June 25, 1967 – Message From Glassboro – The Johnson/Kosygin Summit
From the Wikipedia Page on Glassboro:
The Glassboro Summit Conference, usually just called the Glassboro Summit, was the 23–25 June 1967 meeting of the heads of government of the United States and the Soviet Union—President Lyndon B. Johnson and Premier Alexei Kosygin, respectively—for the purpose of discussing Soviet Union–United States relations in Glassboro, New Jersey. During the Arab–Israeli Six-Day War diplomatic contact and cooperation increased, leading some to hope for an improvement in the two countries’ relations. Some even hoped for joint cooperation on the Vietnam War. Although Johnson and Kosygin failed to reach agreement on anything important, the generally amicable atmosphere of the summit was referred to as the “Spirit of Glassboro” and is seen to have improved Soviet–US relations.
In their first meeting held on 23 June 1967 there were only four people present, Alexei Kosygin and Lyndon B. Johnson and their respective interpreters. The main subjects discussed between the two was the ongoing crisis in the Middle East and the Soviet-US arms race. Towards the end of the meeting, Johnson said he was willing to discuss a peace settlement regarding war in Vietnam; literally meaning dividing the country in half, one part communist another part capitalist. He assured Kosygin that the only reason for American bombing in North Vietnam was because of North Vietnamese intervention into South Vietnam. Johnson offered the Soviets to supervise the democratic election in South Vietnam in the aftermath of the war. Kosygin responded by returning to the original subject; the crisis in the Middle East. During their afternoon meeting, Kosygin told Johnson that he was recently in contact with Phạm Văn Đồng, the Prime Minister of North Vietnam, and that they had discussed the possibilities on putting an end to the war. The North Vietnamese reply came during Kosygin’s lunch with Johnson. Kosygin compared the Vietnam War with the Algerian War which ended when Charles de Gaulle’s France signed a peace treaty signifying the end of French colonization of Algeria; he believed this would happen to the United States if the war continued. He also made it very clear that the North Vietnamese would not give up their goal of a unified Vietnam that easily.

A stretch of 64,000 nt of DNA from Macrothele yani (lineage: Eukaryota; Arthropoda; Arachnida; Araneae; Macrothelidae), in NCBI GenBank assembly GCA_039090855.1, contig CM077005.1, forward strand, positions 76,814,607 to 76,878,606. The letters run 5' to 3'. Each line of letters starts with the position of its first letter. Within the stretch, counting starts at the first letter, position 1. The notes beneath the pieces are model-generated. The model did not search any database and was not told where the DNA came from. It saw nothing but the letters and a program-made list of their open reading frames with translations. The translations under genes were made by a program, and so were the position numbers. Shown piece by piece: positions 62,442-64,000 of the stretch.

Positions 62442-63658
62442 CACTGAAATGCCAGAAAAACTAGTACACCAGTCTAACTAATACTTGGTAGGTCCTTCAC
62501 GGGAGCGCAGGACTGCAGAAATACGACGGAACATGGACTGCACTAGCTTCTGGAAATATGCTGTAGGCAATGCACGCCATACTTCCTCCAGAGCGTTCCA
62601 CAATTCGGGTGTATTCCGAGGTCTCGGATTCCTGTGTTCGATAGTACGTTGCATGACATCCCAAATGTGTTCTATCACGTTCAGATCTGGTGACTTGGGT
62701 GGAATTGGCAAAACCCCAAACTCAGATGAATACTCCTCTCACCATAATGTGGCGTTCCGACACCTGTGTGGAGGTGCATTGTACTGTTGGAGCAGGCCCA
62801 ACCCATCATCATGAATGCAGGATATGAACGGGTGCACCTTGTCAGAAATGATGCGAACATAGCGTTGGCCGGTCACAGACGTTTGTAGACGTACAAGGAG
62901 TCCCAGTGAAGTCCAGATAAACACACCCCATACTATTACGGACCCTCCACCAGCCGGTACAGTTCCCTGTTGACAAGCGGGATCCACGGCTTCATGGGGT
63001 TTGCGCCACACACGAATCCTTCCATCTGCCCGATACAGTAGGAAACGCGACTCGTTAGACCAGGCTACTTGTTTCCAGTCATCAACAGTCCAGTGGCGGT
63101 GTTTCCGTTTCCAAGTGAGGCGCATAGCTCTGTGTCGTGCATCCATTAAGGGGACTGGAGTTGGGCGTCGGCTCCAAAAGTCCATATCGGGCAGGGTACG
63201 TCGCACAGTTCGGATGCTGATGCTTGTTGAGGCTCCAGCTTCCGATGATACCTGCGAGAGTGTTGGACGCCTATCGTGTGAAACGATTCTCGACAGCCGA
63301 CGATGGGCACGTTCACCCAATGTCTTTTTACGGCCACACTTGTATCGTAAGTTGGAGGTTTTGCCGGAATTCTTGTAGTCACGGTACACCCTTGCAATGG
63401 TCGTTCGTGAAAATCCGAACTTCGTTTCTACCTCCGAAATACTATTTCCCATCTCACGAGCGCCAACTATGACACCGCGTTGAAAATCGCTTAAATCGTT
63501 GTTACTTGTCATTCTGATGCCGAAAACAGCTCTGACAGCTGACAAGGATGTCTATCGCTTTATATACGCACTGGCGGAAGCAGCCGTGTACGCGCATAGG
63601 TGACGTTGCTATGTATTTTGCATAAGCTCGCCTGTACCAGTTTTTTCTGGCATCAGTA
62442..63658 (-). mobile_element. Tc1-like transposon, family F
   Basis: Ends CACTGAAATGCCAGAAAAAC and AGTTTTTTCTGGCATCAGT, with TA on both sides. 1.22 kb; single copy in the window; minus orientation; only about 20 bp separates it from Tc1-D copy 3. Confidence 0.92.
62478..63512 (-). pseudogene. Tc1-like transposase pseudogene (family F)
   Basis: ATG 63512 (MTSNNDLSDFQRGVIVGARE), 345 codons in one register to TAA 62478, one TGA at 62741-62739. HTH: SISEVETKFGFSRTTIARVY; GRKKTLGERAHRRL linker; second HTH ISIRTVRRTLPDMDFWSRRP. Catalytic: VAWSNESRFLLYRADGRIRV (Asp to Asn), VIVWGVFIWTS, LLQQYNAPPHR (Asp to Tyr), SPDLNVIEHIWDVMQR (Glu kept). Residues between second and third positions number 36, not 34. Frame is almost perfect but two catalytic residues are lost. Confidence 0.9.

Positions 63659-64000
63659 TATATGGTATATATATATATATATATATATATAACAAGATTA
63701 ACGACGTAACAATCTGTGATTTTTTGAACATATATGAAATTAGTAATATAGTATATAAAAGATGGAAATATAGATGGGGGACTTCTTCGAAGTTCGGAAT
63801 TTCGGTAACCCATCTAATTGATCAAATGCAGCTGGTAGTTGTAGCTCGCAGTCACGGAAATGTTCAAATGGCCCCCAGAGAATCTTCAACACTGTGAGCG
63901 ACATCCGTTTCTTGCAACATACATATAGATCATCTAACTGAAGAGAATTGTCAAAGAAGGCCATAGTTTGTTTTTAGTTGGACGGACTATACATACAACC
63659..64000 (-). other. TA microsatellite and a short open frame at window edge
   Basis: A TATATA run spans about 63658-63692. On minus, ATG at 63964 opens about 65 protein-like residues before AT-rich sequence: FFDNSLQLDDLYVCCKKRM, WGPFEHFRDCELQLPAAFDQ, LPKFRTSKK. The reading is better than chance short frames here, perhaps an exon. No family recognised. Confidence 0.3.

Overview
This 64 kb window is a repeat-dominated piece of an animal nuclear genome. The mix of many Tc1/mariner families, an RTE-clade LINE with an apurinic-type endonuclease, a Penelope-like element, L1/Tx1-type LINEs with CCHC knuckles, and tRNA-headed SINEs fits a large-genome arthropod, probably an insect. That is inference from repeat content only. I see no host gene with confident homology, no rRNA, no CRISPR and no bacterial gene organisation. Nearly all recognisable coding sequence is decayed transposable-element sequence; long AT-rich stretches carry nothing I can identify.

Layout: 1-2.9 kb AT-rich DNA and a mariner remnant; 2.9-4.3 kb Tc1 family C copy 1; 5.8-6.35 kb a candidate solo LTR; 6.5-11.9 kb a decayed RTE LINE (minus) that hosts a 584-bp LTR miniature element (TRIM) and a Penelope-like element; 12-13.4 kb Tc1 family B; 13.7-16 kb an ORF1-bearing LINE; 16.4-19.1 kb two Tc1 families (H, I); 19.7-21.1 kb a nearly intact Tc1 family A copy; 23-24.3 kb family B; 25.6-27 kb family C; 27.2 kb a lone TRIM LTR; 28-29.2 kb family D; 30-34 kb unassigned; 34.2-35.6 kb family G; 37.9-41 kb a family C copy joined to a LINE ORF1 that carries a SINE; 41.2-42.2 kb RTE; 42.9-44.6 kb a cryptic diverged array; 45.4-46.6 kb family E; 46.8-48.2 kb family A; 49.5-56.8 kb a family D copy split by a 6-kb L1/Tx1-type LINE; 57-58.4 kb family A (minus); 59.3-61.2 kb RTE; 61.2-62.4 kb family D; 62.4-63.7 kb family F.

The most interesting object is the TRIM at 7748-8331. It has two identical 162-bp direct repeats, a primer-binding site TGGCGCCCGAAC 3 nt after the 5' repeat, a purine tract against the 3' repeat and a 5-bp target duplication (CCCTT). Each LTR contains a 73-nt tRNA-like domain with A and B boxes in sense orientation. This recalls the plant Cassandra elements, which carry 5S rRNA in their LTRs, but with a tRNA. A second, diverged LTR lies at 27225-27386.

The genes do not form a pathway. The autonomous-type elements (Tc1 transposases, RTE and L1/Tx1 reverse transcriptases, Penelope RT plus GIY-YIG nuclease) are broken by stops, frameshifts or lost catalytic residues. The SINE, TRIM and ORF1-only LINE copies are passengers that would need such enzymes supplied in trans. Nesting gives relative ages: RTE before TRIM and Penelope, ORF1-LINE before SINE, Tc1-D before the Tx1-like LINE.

Johnson was worried of North Vietnamese betrayal, saying he would be “crucified” politically in the United States if the North Vietnamese decided to send their troops into South Vietnam if and when the United States stopped bombing them. Kosygin said, relieving Johnson of his worries, that a North Vietnamese delegation could meet anywhere in the world to discuss a peace settlement with the Americans.]
Ironic that on this day in 1950, the Korean War began; a fact maybe not made apparent on either party – but it was a reminder that the Cold War had been with us for quite some time. And even though the summit failed to reach agreement on most issues, it was considered to be an ice-breaker and a potential model for what future summits could accomplish if such an amicable atmosphere prevailed.
Here is a half-hour re-cap of the days events, followed by an abbreviated version of Meet The Press featuring Israeli Foreign Minister Abba Eban, along with news of the day.